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Introduction to the Book of Zephaniah

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General Info

When Zephaniah, whose name means “the Lord hides” or “the Lord protects” arrived on the scene, it broke a multi-decade long drought of prophetic activity that had ceased at the conclusion of the ministries of Isaiah and Micah.  Yet, his arrival also marked the beginning of the end of Judah as a sovereign nation with her own monarchy.  Less than two decades after his ministry, Judah would be conquered and a series of three exiles began for the Jewish people.

The Book of Zephaniah, like most of the Minor Prophets, begins with an introduction to the author, and identifies him as the son of Cushi.  Yet it is unique among the prophets in that his lineage is traced back four generations to Hezekiah (1:1).  This extra genealogical info is highly unusual and has led many scholars to believe that this “Hezekiah” is likely the famous good and righteous king of Judah (2Kgs 18-20; 2Chr 29-32).  This would make Zephaniah an extended member of the royal family and a man of some importance in society.  The prophet is not to be confused with the priest that was also a contemporary of Jeremiah (Jer 21:1, 29:25) or the “Zephaniah” mentioned about a century earlier in Zechariah (Zech 6:10,14).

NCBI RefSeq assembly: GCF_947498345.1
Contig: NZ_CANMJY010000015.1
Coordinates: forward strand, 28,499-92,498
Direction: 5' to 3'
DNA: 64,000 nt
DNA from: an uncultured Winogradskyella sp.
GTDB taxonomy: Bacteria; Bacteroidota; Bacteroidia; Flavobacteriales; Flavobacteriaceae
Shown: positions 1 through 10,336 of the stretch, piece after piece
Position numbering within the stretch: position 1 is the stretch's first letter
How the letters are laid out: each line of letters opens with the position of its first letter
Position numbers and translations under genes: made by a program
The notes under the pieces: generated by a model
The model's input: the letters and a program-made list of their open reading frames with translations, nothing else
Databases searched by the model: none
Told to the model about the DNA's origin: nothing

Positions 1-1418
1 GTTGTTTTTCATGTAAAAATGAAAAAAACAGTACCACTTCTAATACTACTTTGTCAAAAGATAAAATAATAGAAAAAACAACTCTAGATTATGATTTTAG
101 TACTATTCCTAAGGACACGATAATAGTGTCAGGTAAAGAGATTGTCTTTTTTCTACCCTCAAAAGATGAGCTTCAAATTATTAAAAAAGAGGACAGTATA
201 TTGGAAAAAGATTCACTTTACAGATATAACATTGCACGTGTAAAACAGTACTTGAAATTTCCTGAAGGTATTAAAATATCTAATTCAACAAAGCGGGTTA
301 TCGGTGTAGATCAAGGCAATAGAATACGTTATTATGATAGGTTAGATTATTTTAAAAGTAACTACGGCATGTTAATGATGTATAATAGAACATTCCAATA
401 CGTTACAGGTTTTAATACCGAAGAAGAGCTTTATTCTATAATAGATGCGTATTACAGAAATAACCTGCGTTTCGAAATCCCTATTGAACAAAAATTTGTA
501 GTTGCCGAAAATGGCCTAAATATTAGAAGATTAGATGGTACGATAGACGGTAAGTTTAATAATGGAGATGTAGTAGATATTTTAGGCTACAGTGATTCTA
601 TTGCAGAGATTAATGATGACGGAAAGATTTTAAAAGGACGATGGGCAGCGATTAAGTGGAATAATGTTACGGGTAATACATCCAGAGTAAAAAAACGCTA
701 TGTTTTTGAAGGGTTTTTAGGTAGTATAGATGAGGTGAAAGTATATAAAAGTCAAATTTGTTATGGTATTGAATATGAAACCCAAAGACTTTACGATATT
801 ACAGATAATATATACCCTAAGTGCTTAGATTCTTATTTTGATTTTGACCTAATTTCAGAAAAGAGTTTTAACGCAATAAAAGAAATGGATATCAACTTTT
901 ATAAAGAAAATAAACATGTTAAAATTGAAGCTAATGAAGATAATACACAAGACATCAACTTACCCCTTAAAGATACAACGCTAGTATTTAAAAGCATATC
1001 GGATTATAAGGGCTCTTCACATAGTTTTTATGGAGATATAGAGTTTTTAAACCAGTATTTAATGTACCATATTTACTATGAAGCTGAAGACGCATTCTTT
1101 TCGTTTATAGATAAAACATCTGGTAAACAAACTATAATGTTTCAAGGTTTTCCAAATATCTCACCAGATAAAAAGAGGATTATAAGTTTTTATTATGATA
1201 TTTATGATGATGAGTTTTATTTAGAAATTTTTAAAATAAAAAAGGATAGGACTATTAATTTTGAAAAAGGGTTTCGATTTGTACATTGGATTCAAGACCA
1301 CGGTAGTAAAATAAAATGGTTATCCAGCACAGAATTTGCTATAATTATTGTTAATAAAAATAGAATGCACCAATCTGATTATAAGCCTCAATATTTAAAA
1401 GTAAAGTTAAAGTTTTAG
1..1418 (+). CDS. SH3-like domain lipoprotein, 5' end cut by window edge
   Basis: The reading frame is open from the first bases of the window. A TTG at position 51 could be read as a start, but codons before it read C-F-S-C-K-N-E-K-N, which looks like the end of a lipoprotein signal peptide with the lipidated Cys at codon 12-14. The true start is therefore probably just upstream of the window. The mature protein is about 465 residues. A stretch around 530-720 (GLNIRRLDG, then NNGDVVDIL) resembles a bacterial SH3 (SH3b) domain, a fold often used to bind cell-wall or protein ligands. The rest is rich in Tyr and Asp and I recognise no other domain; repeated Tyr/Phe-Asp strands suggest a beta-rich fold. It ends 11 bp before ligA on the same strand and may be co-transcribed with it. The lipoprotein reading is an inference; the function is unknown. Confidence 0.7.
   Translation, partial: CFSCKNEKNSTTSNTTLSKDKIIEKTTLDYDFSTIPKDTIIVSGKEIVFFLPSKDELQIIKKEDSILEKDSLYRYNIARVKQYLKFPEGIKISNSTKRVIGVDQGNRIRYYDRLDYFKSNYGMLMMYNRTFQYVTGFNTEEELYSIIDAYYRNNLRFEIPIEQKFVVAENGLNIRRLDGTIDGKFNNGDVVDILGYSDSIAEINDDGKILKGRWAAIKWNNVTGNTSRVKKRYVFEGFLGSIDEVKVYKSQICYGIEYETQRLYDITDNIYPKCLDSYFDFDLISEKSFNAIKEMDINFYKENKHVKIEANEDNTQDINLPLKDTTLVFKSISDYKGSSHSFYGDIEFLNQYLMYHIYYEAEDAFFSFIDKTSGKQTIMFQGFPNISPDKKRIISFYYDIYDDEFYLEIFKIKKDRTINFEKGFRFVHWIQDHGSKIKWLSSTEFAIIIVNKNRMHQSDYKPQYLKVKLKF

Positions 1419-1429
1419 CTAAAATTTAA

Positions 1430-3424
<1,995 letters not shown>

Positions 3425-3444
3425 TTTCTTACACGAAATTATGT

In the Protestant Canon, Zephaniah is grouped with the other eleven books in the section called the “Minor Prophets”.  Each of the twelve books are named for its author and main character.  In the Hebrew Bible Canon, the twelve books of the minor prophets (along with Isaiah, Jeremiah and Ezekiel) are grouped into a section called the Nevi’im Aharonim, or the “Latter Prophets”.

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Brief Survey

As the book opens, the prophet is introduced and wastes no time with pleasantries and small talk.  He immediately pronounces the coming of the Day of the Lord, a day of coming judgment.  The first words from God after decades of prophetic silence n Judah was, “I will sweep away everything from the face of the earth” (1:1).  Thus begins the oracle, using apocalyptic language (see “Interpretation Hints” chapter below), that God is about to use the Babylonian invasion to invade and exile the nation as punishment for her wickedness (1:2-2:3).  Zephaniah then relays pronouncements from God against Judah’s adversaries such as Philistia, Moab, Ammon, and Cush (2:4-12).  He also forecast the destruction of Assyria (2:13-15), the dominant world power at the time.  This occurred shortly afterward in 612 at the hand of the Babylonians.